Every Monday, the Improg site posts the word of the week for your blogging pleasure.
I’ve been putting off writing this improg post because I don’t have much to say about facetious, other than it is one of the handful of English words that contains all five vowels in alphabetical order (I like alphabetical order, which helps to explain all the dictionaries in my house). It hasn’t been a very facetiousness-inspiring week around here.
Child One has to have minor surgery in August; we found out today when it is, and his stitch-removal day is in the only week we had clear all summer to potentially take a trip further away than a weekend destination.
Both Child One and Child Two were diagnosed on Monday as needing glasses for distance. We knew this would happen sooner or later with One, but Two, unbeknownst to us, has gone from being farsighted to now being more nearsighted than her brother—a big change which we hope is not a sign of things to come (the doctor said, without a trace of facetiousness in his voice, “Oh, my, I hope she hasn’t inherited her father’s eyes”; my husband pretty much can’t see past the end of his own nose without his glasses). This diagnosis resulted in shock, dismay, some tears, and—once she’d accepted the situation—much trying on of frames. Both kids are now fitted out with glasses, cleaning cloths, and cases, and are marvelling at how much better they can see the TV.
My mother has once again created a situation that will involve a great deal of my time, energy, and gas budget; it includes one, maybe two, completely unnecessary two-hour round trips to the airport, one of which is to meet a plane whose time of arrival and city of origin we are not entirely sure of. And I am not being facetious about any of that.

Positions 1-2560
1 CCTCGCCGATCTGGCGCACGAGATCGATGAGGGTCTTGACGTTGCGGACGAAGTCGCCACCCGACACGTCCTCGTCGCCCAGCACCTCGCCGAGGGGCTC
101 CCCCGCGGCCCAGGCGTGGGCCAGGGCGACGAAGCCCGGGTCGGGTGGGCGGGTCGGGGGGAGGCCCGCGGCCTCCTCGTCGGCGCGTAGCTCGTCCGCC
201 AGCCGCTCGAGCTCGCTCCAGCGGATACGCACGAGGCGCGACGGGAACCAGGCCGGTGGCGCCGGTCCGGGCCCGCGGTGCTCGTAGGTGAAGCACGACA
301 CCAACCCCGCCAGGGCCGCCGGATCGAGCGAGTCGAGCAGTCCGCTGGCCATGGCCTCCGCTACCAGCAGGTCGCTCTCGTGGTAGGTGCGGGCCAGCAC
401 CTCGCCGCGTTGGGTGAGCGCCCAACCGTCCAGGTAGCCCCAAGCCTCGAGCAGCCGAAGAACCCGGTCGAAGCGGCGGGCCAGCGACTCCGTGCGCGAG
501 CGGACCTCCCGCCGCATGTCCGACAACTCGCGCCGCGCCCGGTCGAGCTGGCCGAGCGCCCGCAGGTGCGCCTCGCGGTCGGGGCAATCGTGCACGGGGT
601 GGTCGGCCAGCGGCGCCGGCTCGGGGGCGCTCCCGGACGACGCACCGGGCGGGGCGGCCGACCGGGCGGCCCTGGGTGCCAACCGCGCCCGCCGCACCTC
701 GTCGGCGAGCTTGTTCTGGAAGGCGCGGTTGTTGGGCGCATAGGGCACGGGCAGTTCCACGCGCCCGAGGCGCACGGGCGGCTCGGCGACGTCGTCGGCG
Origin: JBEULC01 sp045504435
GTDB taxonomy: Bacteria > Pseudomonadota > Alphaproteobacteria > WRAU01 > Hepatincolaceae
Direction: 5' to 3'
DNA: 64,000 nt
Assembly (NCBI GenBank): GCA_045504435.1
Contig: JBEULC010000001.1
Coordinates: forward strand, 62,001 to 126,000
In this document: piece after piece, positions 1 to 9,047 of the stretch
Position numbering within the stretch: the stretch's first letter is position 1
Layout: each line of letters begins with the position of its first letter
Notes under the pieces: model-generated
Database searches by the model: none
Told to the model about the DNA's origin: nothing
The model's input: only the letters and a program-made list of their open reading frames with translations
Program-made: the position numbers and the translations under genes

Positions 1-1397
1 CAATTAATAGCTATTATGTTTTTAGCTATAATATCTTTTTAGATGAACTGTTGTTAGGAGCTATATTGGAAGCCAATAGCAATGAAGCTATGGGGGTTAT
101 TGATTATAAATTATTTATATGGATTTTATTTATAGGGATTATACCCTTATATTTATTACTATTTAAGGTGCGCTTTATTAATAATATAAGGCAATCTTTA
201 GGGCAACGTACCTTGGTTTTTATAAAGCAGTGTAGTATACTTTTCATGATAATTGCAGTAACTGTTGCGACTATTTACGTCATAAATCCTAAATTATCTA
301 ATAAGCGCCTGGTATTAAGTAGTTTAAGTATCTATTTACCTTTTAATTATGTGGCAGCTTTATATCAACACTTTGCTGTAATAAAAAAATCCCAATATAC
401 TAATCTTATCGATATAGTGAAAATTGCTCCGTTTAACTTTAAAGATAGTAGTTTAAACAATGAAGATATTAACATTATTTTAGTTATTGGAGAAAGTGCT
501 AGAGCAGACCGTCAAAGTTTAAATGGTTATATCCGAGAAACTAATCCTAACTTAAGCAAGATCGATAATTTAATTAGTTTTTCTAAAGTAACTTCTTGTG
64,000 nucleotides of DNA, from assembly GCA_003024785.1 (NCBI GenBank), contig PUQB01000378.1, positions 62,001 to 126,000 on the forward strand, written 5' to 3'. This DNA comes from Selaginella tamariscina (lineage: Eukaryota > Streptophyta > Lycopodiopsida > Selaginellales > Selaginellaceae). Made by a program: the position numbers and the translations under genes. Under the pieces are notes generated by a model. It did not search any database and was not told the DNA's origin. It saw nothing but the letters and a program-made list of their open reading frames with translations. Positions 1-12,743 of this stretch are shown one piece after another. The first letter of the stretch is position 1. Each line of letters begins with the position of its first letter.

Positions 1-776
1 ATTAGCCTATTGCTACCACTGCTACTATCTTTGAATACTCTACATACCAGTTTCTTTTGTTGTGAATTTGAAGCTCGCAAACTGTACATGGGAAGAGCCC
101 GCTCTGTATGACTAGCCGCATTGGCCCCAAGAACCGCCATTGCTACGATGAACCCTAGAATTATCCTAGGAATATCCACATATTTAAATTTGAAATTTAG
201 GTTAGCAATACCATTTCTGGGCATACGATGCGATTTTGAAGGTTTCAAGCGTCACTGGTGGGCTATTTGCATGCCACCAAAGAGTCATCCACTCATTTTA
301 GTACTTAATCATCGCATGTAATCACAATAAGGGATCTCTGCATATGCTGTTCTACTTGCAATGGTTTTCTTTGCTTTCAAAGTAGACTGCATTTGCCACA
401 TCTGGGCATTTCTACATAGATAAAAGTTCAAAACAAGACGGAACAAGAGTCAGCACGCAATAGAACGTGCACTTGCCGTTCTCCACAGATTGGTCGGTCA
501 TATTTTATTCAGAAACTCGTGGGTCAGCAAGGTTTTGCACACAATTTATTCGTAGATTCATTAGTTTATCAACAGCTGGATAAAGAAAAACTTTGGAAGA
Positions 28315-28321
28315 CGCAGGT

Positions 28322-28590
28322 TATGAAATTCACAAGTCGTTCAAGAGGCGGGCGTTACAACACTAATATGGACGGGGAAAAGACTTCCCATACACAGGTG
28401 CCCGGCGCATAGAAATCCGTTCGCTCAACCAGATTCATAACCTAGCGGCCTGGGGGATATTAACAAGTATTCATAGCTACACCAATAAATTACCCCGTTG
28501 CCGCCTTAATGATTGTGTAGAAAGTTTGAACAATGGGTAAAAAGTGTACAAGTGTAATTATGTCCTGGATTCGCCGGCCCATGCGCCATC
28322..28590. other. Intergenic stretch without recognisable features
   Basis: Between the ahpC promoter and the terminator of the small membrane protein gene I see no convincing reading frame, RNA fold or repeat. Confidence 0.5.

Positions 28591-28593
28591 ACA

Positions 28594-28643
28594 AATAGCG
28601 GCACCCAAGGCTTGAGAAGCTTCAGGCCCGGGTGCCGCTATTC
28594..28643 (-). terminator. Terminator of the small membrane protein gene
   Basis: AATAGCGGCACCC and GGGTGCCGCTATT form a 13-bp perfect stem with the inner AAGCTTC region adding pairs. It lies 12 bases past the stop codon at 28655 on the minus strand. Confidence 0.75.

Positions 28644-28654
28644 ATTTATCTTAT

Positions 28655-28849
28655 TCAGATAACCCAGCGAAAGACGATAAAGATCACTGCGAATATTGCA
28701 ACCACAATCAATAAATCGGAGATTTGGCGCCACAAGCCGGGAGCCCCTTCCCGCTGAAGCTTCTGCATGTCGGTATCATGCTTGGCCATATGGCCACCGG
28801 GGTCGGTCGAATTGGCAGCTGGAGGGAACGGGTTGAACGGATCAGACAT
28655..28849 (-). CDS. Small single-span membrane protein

I am having extremely unfacetious trouble with a client. I can’t say much, seeing as how I’m so professional and don’t talk about my clients (much). Suffice it to say that his never-ending project has become even more fraught with author-induced problems than it was before and I am seriously considering running away from self-employment into the arms of a library or bookstore job. Or even going back to waitressing at the family restaurant I used to work at, despite the fact that I swore in true Scarlett O’Hara style over 20 years ago that I would never go back even if I had starving children to feed. This project is that bad. You people who say you’d love to be an editor or proofreader because you enjoy reading have no idea. Now, if you enjoy banging your head against brick walls, I’ve got a client for you.
And I am sick with a summer cold, which includes—at no extra charge—the kind of cough that makes you wonder if your internal organs are going to end up in your lap and prevents you from sleeping more than an hour at a time, even though you’re propped up on 14 pillows to try to prevent the coughing fits that are strong enough to propel the cat who unwisely chose you as a bed right across the room. The last time I was this sick with a cold I turned out to have pneumonia. I’m hoping for the best and trying to focus on the bright side: my abs are getting a good workout, which will come in handy when belly dancing class resumes in the fall.
It hasn’t been a terrible week. Nothing earth-shattering or horrific has happened (knock on wood). It’s just been a very serious week, without much time or energy for facetious behavior.